Saturday, October 12, 2019

Northwest Contrails and Global Warming

The new GOES-17 weather satellite, with its higher resolution imagery, does an excellent job in showing the contrails that often form over our skies.

For example, the visible image at 7:51 AM this morning shows contrails (the white lines) near the Oregon/Washington border (see below)


And there were plenty over Oregon and northern California at the same time.


As described in previous blogs, contrails form as combustion from burning jet fuel injects moisture and small particles into the cold, upper atmosphere, producing a line of ice crystals behind the plane.


What is less well known is the significant net low-level warming effect of such contrails.

Why did I say, net warming effect?  Because contrails both warm and cool, with the warming dominating.

Let me explain.    On one hand, the ice crystals in contrails cool the lower atmosphere, since they reflect some of the sun's radiation in the visible part of the spectrum back into space.  But the ice clouds associated with contrails also influence radiation in the infrared (long wave) part of the spectrum.   Such clouds can absorb infrared radiation coming up from below and can emit infrared radiation back down to the surface.  This acts to warm the lower atmosphere in a similar way that greenhouse gases such as carbon dioxide and water vapor do.  Think of a big blanket aloft.


It turns out that the warming effects are larger than the cooling effects:  thus, contrails have a net warming effect.

The IPCC (Intergovernmental Panel on Climate Change), encompassing scientists from all over the world, have analyzed the contrail warming and has found it significant, but smaller than the overall  impacts of increasing CO2.  In 2005, it was estimated that aircraft provided about 5% of the global warming forcing, with the contrail effect being the largest component--greater than the warming from the CO2 released by burning jet fuel.  And aircraft mileage is increasing rapidly.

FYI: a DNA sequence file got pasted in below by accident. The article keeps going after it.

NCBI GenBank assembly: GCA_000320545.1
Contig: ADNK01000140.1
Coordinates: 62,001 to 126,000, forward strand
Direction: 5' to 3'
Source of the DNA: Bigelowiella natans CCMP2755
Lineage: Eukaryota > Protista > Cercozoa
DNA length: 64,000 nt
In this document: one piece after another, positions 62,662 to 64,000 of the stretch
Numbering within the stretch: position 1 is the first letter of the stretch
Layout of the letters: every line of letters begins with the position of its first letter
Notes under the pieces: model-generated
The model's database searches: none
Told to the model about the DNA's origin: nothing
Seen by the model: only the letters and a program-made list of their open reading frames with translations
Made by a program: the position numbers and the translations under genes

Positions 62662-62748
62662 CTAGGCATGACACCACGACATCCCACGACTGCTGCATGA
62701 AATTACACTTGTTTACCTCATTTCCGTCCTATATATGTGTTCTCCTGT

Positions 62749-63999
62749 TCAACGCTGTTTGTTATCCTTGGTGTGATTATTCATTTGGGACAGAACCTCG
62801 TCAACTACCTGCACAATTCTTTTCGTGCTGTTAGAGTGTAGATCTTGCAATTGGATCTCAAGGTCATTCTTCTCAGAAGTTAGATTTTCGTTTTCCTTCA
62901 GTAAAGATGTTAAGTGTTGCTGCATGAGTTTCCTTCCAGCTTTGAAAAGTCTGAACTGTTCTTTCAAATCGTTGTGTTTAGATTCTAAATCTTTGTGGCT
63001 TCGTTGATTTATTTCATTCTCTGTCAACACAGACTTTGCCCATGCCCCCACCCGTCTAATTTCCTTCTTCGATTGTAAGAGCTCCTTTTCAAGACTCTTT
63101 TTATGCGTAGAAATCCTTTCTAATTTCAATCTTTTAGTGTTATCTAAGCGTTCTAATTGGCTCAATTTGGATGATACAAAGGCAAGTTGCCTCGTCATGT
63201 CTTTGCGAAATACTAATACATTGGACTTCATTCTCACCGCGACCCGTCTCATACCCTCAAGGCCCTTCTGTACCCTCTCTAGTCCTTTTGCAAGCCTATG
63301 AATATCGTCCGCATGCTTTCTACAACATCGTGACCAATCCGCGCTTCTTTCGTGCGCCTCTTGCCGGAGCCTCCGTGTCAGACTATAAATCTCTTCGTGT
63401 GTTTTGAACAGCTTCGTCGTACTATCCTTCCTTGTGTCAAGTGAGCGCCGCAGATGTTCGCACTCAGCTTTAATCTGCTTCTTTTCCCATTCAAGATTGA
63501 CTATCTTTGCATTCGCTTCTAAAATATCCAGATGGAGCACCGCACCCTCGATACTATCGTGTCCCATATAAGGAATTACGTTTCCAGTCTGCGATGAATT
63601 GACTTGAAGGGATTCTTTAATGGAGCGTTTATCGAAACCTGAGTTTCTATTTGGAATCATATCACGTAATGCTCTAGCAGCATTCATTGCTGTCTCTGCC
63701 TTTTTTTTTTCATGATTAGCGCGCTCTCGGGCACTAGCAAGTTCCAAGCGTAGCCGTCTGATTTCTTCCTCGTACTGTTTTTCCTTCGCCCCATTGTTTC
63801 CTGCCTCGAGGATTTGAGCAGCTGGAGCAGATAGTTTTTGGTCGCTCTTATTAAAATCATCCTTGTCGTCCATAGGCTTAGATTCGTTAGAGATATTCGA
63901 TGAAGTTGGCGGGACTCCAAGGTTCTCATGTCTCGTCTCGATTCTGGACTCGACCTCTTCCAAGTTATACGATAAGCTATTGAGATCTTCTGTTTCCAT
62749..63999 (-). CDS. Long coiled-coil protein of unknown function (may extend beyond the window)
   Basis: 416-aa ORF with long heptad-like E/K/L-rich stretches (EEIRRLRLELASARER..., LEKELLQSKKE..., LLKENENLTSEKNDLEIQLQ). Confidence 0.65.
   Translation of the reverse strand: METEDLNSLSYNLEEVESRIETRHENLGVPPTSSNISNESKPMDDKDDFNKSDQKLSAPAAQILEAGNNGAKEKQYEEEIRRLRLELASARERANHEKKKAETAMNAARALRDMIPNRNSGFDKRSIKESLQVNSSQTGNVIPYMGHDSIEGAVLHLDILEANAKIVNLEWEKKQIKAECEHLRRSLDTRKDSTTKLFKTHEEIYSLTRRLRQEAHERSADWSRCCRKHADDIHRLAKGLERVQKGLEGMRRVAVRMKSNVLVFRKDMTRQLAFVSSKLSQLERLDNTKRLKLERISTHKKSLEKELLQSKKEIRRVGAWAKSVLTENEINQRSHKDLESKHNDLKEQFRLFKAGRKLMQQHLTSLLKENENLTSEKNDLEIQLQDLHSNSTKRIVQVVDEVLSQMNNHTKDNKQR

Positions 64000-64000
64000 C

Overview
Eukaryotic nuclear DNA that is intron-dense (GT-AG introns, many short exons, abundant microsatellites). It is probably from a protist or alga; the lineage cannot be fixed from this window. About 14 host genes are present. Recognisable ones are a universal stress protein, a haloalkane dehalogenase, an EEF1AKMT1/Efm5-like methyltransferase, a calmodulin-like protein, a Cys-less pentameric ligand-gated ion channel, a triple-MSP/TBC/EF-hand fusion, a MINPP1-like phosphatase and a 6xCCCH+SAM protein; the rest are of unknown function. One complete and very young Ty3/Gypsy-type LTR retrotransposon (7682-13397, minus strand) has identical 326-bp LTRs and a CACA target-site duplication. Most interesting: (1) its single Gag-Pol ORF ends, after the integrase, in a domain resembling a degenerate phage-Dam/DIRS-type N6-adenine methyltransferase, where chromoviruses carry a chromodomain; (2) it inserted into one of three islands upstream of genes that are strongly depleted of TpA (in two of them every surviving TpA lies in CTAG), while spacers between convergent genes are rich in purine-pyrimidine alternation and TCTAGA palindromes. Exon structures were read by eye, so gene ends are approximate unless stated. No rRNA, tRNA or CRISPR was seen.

The jet contrail warming will be a very difficult contribution to lessen, since only fossil fuels can provide the energy densities needed for commercial aircraft.  Fortunately, it only represents a small proportion of the problem.


22 comments:

  1. Rich people fly. Hence the reason why I keep voting no on carbon tax aimed at the working poor and working lower middle class.

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    1. for better or worse, almost everyone flies these days.

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  2. That's good thinking. I'll bet every one of the tens of thousands of commercial flights every day have at least one "rich person" on board.

    No new taxes because rich people fly on airplanes! It just makes sense..

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  3. Maybe net warming but in areas where the contrails become concentrated in winter months they can flat ruin a sunny warmish winter day, I was vacationing in Palm springs one winter when the contrails blotted out the sun several days and the cooling effect was stunning along with being very annoying.

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  4. Back during the FAA's shutdown of all air traffic during the 911 crisis, there was a 'window' of opportunity to see what the contrails did: https://globalnews.ca/news/2934513/empty-skies-after-911-set-the-stage-for-an-unlikely-climate-change-experiment/

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  5. This comment has been removed by the author.

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  6. This is interesting as the growth of air travel is going to grow by leaps and bounds in places like Asia and Africa over the next decade. I have flown domestically in the Philippines and the flights are dirt cheap. Almost anyone can afford and as a result the growth in domestic air travel there is astonishing. Conversely their will also be a rise in clean aircraft and electric aircraft motors but realistically this is still far off before it becomes common for commercial airliners.

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  7. not at all defending what organic farmers is driving at but rest assured, in a global context which global warming risk is, only rich people fly